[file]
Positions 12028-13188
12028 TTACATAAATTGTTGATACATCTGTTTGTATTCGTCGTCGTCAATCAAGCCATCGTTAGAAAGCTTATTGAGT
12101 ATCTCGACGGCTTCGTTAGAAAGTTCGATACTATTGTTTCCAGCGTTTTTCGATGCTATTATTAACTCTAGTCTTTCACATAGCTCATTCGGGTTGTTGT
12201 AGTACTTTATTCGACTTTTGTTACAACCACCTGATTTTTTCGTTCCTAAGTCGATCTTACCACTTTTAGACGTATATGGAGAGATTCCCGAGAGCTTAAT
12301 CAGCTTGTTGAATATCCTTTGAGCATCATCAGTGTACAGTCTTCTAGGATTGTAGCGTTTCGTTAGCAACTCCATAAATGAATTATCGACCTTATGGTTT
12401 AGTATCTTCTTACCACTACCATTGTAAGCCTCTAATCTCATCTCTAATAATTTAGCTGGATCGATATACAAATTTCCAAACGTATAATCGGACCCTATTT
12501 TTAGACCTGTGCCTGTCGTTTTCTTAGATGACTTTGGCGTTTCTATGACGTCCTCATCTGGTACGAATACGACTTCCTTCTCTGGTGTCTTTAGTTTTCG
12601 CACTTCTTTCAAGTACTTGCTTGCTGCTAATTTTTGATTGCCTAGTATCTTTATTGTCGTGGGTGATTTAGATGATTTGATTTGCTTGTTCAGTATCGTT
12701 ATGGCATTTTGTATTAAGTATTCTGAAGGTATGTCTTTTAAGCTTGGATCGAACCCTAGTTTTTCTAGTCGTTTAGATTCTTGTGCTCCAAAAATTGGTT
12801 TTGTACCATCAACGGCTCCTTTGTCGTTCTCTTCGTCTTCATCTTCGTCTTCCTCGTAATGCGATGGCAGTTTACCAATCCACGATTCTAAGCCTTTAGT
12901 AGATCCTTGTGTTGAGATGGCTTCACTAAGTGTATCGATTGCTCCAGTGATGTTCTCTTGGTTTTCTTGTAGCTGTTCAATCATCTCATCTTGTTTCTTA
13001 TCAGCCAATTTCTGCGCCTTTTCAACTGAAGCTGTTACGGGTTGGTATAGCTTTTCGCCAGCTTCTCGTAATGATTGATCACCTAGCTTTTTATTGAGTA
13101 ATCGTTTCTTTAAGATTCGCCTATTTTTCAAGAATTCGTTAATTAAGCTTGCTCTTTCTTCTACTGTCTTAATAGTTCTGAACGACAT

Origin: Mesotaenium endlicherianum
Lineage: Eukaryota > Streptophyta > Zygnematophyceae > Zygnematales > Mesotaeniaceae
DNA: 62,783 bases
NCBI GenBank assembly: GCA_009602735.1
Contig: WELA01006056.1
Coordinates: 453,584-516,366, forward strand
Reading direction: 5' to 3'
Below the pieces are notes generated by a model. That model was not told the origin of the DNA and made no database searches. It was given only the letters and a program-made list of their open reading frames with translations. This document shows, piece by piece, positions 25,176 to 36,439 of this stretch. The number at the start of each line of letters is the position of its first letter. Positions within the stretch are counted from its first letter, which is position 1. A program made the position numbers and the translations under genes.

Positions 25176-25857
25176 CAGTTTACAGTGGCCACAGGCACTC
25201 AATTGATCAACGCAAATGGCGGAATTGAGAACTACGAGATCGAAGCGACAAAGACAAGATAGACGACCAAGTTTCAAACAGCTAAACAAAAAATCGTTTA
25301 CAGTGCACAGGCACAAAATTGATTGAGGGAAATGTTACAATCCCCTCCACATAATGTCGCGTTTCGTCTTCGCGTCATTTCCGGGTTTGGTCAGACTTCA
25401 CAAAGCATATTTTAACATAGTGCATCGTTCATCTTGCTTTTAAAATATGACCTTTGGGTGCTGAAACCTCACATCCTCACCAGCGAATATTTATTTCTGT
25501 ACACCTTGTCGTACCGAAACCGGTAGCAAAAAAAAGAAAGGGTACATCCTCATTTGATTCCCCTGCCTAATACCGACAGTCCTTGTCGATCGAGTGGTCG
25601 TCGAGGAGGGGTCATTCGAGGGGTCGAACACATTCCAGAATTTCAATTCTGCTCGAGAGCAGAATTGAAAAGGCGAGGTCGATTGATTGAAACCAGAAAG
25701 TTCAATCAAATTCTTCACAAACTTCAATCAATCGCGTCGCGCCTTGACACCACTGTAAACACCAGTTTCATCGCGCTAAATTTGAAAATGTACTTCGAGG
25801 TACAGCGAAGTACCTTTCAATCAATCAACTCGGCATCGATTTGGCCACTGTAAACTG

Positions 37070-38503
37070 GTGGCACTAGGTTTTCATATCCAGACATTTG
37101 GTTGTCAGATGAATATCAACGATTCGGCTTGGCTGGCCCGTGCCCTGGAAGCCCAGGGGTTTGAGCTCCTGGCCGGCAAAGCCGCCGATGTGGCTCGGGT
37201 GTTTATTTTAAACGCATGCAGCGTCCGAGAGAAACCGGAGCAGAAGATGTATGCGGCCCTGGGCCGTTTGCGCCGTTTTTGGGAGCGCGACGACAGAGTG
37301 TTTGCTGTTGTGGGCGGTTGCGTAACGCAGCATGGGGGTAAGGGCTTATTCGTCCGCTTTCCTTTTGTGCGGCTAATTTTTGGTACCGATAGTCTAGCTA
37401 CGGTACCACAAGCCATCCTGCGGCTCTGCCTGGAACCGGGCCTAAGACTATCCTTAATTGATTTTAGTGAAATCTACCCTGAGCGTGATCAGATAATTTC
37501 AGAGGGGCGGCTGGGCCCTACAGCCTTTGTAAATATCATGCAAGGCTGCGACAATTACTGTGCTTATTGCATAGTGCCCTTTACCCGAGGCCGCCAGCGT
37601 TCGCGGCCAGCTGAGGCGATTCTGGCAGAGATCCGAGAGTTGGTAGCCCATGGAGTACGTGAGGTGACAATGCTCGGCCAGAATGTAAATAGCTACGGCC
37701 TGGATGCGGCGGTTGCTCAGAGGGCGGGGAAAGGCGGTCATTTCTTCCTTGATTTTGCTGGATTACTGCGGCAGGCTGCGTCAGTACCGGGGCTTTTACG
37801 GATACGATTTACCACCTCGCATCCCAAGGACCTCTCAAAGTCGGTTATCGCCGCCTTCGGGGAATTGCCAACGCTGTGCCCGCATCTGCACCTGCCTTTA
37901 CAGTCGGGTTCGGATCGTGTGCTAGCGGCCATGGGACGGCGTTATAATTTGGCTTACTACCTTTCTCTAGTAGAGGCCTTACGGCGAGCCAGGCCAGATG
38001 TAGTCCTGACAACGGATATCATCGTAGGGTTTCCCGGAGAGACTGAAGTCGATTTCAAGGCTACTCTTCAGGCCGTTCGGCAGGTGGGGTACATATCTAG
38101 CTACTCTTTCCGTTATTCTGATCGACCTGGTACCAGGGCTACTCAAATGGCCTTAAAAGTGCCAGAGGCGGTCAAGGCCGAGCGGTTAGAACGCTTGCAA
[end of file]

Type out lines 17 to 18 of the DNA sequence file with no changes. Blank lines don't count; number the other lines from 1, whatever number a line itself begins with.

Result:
NCBI GenBank assembly: GCA_009602735.1
Contig: WELA01006056.1